TACOMA, Washington — Bwindi Impenetrable National Park (BINP) is in Southwest Uganda that became a protected park in 1991 because of its biodiversity, including having almost half of the world’s mountain gorilla population. Mountain gorillas were discovered in 1902, although it was not possible to track their numbers until the 1950s when there was a concern for their extinction. In 1989, it was estimated that there were only 620 mountain gorillas left and conservationists stepped in to help create BINP.
The idea of a protected park did not go over well with local Ugandans as the poverty rate in 1991 was roughly 94%. Many were living on less than $5.50 a day and used this land for their livelihood. Survival of the environment and community members were both important, so what was to be done?
Supporting Both Ugandans and Gorillas
Plans for local Ugandans and gorillas to coexist were created with Integrated Conservation and Development (ICD). The focus was to aid Ugandans battle against poverty while saving BINP at the same time. This led to an innovative idea of creating the world’s number one location for gorilla trekking, which are hiking trips to see gorillas in their natural habitat and watching their instinctive behaviors. Everyone involved in the planning had to be careful to find the right balance for this new venture to support Ugandans, gorillas and preserve the park from too many guests.
Currently, a gorilla trekking permit costs $700 per person, and the shortest, easiest trek is around two hours through steep terrain. Clearly, there is a limited target audience for this endeavor; however, it can also raise enough funds to be cost-effective. To expand, the park conservation receives 75% of the profits, the Ugandan government collects 15% and the last 10% supports the surrounding communities.
A long-term assessment of the ICD done in 2010 determined that increased tourism and job opportunities due to BINP helped lower the Ugandan poverty rate to 89%. Ugandans surrounding BINP had started to manage and care for the park through such efforts as fire control, reduced poaching and advocacy. Now, 90% of the park’s employees are from the surrounding communities.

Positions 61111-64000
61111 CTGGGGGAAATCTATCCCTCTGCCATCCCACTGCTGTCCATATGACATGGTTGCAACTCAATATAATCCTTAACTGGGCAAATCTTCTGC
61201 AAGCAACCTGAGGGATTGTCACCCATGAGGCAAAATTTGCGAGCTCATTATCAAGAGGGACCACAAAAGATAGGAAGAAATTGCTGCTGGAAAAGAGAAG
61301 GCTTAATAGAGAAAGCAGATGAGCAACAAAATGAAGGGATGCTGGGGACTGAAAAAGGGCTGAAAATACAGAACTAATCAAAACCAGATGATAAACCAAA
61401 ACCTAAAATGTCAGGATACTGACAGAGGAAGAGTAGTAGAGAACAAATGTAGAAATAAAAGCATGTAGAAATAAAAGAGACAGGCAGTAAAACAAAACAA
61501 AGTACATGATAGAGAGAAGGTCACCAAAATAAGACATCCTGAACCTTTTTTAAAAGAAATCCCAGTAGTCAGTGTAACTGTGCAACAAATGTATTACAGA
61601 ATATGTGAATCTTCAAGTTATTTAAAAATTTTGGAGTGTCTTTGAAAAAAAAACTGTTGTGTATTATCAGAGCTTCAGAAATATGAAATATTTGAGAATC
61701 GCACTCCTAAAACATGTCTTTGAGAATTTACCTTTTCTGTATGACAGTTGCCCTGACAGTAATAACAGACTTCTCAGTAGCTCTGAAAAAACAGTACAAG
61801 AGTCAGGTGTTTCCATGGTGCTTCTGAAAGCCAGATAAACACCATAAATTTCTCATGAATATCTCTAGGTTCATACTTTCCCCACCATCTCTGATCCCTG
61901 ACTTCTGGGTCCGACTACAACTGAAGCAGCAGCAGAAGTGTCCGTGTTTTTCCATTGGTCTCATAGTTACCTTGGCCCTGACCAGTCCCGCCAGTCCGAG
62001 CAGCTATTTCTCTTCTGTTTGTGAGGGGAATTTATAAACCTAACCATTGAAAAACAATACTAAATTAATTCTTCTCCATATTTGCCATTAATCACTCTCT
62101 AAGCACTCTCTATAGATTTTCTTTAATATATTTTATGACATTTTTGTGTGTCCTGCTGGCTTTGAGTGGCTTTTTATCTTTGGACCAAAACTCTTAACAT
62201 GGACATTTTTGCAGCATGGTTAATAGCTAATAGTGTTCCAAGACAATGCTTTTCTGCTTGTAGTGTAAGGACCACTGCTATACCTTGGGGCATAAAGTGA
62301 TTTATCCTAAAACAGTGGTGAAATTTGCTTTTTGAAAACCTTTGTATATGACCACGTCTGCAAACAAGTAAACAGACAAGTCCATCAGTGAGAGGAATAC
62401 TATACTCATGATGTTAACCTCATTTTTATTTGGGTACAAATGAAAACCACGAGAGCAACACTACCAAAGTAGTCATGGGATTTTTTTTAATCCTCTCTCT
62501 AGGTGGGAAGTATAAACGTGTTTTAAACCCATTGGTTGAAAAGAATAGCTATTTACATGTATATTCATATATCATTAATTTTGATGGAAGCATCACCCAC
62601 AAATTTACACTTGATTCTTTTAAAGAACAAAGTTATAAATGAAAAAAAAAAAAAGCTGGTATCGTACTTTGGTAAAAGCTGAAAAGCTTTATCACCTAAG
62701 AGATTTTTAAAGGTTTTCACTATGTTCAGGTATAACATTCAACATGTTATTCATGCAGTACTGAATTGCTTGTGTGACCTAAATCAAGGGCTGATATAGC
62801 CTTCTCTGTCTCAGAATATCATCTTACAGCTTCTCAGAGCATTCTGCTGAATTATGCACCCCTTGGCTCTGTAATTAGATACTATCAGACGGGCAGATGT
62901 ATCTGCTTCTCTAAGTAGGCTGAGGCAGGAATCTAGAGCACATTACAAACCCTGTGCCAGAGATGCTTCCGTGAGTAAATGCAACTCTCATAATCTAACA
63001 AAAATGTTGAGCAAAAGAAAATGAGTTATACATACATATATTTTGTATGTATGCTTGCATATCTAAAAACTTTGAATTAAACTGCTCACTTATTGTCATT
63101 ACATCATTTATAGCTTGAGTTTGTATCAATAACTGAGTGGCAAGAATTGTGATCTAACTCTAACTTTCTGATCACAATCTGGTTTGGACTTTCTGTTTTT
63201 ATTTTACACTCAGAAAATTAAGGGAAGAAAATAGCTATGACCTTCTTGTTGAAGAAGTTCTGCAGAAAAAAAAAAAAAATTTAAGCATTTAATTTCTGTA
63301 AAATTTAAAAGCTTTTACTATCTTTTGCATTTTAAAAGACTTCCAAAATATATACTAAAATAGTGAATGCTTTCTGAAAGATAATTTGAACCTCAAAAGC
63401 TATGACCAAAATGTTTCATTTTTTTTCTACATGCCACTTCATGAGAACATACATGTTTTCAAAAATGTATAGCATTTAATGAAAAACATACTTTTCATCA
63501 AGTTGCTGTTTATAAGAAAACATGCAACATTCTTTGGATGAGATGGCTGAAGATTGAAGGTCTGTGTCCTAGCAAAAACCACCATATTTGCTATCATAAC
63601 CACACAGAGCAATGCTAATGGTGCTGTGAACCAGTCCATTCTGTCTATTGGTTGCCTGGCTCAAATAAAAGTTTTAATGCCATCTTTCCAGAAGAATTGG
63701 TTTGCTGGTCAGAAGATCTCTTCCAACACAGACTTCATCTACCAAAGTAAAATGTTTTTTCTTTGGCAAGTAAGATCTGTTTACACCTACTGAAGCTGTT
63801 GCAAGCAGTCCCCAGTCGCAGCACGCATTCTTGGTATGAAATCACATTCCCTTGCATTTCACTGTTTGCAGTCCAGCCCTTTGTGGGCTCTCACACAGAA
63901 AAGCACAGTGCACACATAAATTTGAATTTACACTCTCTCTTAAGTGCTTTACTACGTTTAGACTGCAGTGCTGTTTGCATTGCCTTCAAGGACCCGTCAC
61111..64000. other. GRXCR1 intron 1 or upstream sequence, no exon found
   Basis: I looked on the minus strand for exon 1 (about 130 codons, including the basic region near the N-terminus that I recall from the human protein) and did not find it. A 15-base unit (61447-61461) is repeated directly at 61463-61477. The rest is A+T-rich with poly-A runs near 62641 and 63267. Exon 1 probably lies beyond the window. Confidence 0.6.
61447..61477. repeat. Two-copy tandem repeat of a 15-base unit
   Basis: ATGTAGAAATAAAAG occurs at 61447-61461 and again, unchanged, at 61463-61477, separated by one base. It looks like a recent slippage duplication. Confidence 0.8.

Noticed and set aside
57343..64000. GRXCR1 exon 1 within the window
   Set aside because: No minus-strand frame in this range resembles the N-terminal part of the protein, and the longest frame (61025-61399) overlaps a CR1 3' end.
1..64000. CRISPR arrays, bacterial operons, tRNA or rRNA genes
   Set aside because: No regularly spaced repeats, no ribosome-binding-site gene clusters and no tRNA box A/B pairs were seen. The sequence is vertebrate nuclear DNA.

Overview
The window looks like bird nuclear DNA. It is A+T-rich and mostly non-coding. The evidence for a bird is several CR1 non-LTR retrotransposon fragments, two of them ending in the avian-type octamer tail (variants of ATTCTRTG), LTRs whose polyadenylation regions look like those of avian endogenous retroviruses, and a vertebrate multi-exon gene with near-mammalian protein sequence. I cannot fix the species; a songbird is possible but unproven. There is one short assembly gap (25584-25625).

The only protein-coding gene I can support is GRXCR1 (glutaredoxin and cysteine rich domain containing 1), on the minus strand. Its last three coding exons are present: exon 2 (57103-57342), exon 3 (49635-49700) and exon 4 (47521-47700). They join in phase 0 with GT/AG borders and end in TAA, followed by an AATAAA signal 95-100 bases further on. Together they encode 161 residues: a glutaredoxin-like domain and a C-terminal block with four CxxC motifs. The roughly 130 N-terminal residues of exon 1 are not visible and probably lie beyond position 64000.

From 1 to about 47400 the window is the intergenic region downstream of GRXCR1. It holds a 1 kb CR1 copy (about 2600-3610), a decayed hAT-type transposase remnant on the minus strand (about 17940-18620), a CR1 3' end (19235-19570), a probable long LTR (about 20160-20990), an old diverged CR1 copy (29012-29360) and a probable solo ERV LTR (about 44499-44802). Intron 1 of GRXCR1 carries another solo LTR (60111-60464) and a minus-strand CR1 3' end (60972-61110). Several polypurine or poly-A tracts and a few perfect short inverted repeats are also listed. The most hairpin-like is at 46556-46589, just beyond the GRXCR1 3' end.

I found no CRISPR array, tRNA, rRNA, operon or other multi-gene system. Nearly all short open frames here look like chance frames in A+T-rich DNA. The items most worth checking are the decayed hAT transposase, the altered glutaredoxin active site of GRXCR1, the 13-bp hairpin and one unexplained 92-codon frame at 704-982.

Equally important are the tourist attractions that local entrepreneurs began, which include:
- Golden monkey trekking
- Chimpanzee trekking
- Bird watching
- Mountain climbing
- Cave exploration
- White water rafting
Additionally, locals sell food, handmade sculptures and painted carvings of gorillas. Tourists also need places to stay and many locals are employed at hotels and lodges. Small businesses were bringing in 70% to 80% of the profits for the area, helping Ugandans fight poverty.
One such business is Gorilla Conservation Coffee (GCC), founded by Uganda’s first female wildlife vet, Dr. Gladys Kalema-Zikusoka. This is a cause-driven business by Conservation Through Public Health (CTPH), an organization that focuses on humans and wildlife’s co-existence through improved livelihoods. This venture began when Dr. Kalema-Zikusoka learned that farmers near BINP were not paid fairly for their coffee and were struggling to support their families. This forced them to illegally use resources from the park to survive. Her solution? Providing pay above market price to farmers. Additionally, GCC trains farmers on sustainable practices, helping them to increase quality and yields. CTPH also makes it a point to develop education and healthcare for the community’s surrounding BINP.
A New Threat to the Unity of Ugandans and Gorillas